With a 2011 master’s degree from the Juilliard School, McDevitt’s Chester concert is this year’s Barbara and Edmund Delaney Young Artist Concert. His active recital schedule also includes recent New York appearances at Alice Tully Hall and Carnegie (Weill) Recital Hall.

Tickets for the 5:00 p.m. concert are $21. For students from elementary through graduate school, a ticket is $5. If you’re interested in attending all four concerts of the 39th Collomore season, a subscription is just $63 or $15 for students (that’s four concerts for the price of three). All ticket-holders are invited to stay for a reception after the concert to meet McDevitt. Ticket info: (860) 526-5162 or www.collomoreconcerts.org. The Chester Meetinghouse is located on Goose Hill Road in Chester. Check the website for information on all four concerts in the 39th season.

Talking Transportation: The Bridgeport – Port Jefferson Ferry

Every now and then it’s great to see a transportation system that works really well.  Case in point, the Bridgeport (CT) to Port Jefferson (NY) ferry.

I’ve written in the past about some folks’ crazy idea that ferry boats are the solution to our traffic problems along I-95.  They are not.  But they do prove useful when they take you where the roads and rails can’t, like across Long Island Sound.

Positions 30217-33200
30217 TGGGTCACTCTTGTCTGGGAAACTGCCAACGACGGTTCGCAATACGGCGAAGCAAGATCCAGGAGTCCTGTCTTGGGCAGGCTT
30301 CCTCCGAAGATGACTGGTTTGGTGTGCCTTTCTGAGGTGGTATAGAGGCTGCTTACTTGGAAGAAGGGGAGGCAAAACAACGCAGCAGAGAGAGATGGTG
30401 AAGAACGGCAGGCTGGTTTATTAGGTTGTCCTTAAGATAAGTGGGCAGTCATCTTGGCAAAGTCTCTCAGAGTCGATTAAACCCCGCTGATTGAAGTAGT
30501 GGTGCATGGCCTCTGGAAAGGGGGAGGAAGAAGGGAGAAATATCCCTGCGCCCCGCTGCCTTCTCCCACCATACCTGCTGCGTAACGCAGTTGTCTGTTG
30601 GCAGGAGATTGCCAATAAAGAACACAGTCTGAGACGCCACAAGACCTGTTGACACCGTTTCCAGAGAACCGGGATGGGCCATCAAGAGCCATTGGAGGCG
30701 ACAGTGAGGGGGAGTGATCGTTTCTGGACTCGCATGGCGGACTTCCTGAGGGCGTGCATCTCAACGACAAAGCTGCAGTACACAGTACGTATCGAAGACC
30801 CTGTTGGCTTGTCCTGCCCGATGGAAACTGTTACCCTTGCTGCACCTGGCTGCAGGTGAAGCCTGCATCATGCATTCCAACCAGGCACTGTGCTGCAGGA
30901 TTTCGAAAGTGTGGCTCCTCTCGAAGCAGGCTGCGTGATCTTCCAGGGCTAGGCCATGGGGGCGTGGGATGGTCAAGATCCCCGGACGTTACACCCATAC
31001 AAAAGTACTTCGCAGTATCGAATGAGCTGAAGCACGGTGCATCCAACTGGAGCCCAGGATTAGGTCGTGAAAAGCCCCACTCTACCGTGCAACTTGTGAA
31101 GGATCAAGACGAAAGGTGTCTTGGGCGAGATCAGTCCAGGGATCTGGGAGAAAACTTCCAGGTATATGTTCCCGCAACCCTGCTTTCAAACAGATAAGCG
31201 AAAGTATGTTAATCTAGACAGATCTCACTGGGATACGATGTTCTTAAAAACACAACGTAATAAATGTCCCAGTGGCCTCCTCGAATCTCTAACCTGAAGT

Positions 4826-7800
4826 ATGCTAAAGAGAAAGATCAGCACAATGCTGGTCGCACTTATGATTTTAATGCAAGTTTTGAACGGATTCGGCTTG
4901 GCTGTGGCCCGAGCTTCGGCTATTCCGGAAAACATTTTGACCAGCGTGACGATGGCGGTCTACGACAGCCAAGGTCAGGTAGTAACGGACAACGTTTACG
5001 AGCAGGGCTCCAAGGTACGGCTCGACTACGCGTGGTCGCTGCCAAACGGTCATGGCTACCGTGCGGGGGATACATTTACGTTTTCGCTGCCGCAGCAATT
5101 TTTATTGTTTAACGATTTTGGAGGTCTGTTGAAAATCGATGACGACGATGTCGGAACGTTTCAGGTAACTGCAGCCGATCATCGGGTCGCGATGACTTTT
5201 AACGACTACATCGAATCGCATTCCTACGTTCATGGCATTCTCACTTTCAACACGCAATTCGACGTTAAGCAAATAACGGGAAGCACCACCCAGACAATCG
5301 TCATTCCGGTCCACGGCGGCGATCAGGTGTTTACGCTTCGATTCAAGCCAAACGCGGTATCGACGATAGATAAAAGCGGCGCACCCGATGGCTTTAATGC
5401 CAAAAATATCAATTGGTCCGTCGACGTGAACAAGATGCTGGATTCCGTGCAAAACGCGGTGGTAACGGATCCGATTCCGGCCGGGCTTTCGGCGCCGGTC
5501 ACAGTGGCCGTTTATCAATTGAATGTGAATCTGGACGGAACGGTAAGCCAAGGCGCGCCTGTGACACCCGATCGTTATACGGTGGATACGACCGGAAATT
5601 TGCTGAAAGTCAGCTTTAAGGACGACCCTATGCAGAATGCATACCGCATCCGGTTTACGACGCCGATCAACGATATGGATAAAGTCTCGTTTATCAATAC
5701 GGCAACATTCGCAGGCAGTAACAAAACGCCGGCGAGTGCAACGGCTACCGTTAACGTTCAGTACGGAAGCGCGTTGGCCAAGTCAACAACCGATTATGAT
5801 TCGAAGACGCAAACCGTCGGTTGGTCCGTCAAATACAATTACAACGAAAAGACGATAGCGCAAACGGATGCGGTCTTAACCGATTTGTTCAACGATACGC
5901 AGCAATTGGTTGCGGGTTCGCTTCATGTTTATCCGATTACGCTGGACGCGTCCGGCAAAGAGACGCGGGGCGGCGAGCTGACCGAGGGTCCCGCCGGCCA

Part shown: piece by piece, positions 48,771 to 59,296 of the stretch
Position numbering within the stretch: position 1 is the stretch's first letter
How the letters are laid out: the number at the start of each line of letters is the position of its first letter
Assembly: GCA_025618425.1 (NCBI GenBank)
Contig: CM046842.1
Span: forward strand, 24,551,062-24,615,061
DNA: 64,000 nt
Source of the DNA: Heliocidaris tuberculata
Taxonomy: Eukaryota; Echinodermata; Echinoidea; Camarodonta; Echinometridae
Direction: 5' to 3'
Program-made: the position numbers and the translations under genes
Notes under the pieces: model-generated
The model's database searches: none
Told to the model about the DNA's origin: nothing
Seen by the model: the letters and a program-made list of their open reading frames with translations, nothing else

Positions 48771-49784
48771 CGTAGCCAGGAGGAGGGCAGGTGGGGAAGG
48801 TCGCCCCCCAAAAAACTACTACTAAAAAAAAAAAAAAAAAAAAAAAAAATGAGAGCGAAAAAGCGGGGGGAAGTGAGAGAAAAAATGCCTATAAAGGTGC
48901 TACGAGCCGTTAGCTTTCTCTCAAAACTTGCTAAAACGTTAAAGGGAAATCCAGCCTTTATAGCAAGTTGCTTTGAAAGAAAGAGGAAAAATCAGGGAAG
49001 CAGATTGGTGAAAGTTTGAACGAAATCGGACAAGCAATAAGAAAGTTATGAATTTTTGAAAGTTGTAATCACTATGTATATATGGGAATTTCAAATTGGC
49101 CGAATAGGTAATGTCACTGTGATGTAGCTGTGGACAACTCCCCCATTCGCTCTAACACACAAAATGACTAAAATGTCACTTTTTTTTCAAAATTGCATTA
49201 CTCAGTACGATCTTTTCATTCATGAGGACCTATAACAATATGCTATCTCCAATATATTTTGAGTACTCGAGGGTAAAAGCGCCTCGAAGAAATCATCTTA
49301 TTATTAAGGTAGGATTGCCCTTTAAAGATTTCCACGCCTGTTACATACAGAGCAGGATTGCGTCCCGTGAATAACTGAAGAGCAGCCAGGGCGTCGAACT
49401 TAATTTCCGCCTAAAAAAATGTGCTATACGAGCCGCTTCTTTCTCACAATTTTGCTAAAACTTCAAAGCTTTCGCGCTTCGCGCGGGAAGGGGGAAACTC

The first ferry ran this 18-mile route in 1872.  By 1883 permanent service was offered by a company owned in part by Bridgeport’s PT Barnum (after whom one of the line’s current vessels is named).  In 1980 all-season service began with the line’s largest vessel, “The Grand Republic”.

The Bridgeport & Port Jefferson Steamboat Company is 100% owned by Brian McAllister, a fourth generation seaman and tugboat czar who lives on Long Island.  You’ll usually see one of his tugs in Port Jeff’s harbor.

Each of the line’s three ferries is “RO-RO”, for roll-on, roll-off.  At Bridgeport, cars and trucks drive on from the rear and exit in Port Jefferson by driving off thru the raised bow of the vessel.  The ferries can carry between 90 and 110 vehicles and a thousand passengers.

The crossing takes about an hour and a quarter but you can save considerable time, tolls and aggravation by avoiding driving to New York City and crossing the Whitestone or Throgs Neck bridges.

When it began, the ferries carried food grown on Long Island to industrial cities in New England.  Today you’ll still see an occasional truck ferrying seafood, but most of the traffic is tourists and business people.

In season, all three vessels are in operation allowing for almost hourly departures.  If you’re bringing a vehicle a reservation is a good idea, though on most weekday runs you can just drive right up and catch the next boat.

The vehicle unloading and re-loading process is smooth and when passengers leave their cars they can join foot passengers upstairs at the snack bar or cocktail lounge.  In good weather the sundeck affords a wonderful view.  There’s Wi-Fi available on board and cell-phone signals are strong, even in the middle of the Sound.